There's a lot of potential in outer-space law, and the legal practices required to keep the system working, even before you get into the twist of Murdock having the work outside the system in order to support it (one of the simplest, and greatest, twists in superhero comics). Placing Matt Murdock into space could take full advantage of that tension without the need for any superheroing or even any super villains... just one man, a corrupt system and lots and lots of ray guns. That could work, right?
Who wouldn't want to see Matt Murdock in the courtroom of the Living Tribunal?
X-MEN7 of 12
If one Marvel series has always demanded a science fiction element, it's X-Men, and what better place to explore ideas about the future evolution of humanity (as well as xenophobia and a fear of the unknown) than outer space? The history of the series is filled with concepts and characters that require no translation to fit into a space version of the series: The Shi'Ar, the Phoenix, the giant robot Sentinels and so on.
The question shouldn't be "Why would X-Men make a good science fiction space opera?" but, instead, "Why isn't X-Men already a good science fiction space opera?" In a way, the Starjammers were the MCU Guardians of the Galaxy before the Marvel Comics' GotG were.
HULK8 of 12
Yes, there may be a lot of potential for stories about one man being hunted by authorities all across the universe as he searches for the cure for his tendency to become a mindless, destructive monster (actually, now that I type it out, there's a lot of potential there...), but I have another idea for you: What about intergalactic space battles where one side uses Gamma Bombs and creates an entire planet of Hulks? They could even have gamma ray guns for more close-quarters combat.
Just imagine Thunderbolt Ross as Darth Vader (with Betty, of course, as a Princess Leia stand-in), and tell us that you wouldn't read this comic.
SPIDER-MAN9 of 12
Another series that could be launched into orbit by focusing on the thematic story instead of the details: Focus on the great power/great responsibility (and, for that matter, great destiny coming from great tragedy) parts, and you can plug the story into any surroundings.
Peter Parker works best as an everyman who finds himself in circumstances beyond our imaginings, and yet dealing with it surprisingly well... so who's to say that that wouldn't work out perfectly for a story set in space? If nothing else, any excuse to imagine J. Jonah Jameson with a goldfish bowl-like space helmet, ranting away until someone decides to turn his intercom off is a good thing.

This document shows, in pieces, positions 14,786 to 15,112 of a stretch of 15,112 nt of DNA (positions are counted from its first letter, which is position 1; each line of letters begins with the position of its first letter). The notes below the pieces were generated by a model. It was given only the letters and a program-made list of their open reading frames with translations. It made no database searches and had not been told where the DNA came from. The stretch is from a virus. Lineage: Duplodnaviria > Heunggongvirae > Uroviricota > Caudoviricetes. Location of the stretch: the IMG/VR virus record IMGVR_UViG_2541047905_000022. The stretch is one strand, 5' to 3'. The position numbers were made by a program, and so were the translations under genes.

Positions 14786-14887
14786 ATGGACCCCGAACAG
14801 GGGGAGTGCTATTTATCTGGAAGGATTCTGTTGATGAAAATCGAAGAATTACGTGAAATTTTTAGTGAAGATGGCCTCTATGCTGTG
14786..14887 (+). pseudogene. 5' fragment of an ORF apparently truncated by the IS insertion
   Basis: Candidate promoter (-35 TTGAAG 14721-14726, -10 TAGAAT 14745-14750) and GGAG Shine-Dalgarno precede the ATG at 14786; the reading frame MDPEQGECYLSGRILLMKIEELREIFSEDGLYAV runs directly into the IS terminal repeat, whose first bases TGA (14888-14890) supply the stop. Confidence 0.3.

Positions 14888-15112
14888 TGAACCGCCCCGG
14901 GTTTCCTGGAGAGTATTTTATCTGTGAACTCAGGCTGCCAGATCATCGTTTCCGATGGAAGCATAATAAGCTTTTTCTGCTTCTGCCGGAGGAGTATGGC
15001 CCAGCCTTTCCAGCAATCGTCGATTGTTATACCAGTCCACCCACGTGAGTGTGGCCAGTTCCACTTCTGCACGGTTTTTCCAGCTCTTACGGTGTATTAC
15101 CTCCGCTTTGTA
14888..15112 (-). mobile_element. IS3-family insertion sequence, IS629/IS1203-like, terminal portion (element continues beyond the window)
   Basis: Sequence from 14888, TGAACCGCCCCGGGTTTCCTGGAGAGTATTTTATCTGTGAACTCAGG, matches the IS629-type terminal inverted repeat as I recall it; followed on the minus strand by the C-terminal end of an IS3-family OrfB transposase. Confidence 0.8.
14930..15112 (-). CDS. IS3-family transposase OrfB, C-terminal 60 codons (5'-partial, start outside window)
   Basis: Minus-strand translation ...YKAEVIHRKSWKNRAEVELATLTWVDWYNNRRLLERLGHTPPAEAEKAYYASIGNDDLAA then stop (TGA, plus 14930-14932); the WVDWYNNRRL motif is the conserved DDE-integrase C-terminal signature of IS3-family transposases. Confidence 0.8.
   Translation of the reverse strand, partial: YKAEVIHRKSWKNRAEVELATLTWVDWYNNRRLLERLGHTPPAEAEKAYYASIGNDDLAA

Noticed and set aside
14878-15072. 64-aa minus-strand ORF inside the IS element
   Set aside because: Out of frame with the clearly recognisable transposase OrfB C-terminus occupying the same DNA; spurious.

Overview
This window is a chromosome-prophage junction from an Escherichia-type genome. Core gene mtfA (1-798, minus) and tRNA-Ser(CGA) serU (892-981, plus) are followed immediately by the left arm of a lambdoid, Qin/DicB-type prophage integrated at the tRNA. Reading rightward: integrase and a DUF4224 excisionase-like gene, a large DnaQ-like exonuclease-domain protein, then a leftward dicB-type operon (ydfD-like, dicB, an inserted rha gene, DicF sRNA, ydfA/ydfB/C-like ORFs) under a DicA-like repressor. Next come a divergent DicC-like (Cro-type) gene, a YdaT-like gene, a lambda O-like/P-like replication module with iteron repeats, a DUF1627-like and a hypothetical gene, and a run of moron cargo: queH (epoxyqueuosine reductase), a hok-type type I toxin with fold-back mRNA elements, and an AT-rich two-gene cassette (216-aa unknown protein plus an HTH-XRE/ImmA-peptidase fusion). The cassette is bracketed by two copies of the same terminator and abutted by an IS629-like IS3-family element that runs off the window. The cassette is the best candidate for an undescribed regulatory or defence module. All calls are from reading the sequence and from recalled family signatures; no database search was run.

IRON MAN10 of 12
Iron Man is probably the Marvel hero most easily translated into a space setting of all of the ones who don't already spend most of their time there (let's be honest, Space: Nova wouldn't really be much of a stretch), because it only makes sense that genius, inventor and thrill seeker Tony Stark would find himself looking to the stars for his next venture like the comic book Richard Branson that he is.
Iron Man had a brief tenure as a member of the Guardians of the Galaxy, but it was during a time where they were primarily-Earthbound.
There's still stories to be told! Prepare yourself for the ultimate Iron Man armor, which will end up being an entire spaceship controlled by nothing except the brainwaves of Tony's own mind.
CAPTAIN AMERICA11 of 12
The reason the world needs a Cosmic Captain America series isn't because there's a story to be told about America seeking to continue its exploratory spirit to other worlds, Star Trek-style (although, yes, that would be wonderful), nor because there's an allegorical tale to be told about space exploration that parallels the European discovery and evolution of America (although, that too could be very good).
No, the reason that the world needs a Cosmic Captain America is so that we can finally see a story featuring the "Astro-Hero" Cap from Captain America's Bicentennial Battles, way back in 1976. The world may finally be ready for the hero Kirby described as someone who'd take "a leisurely walk on an airless moonscape"! Don't ask - just buy it!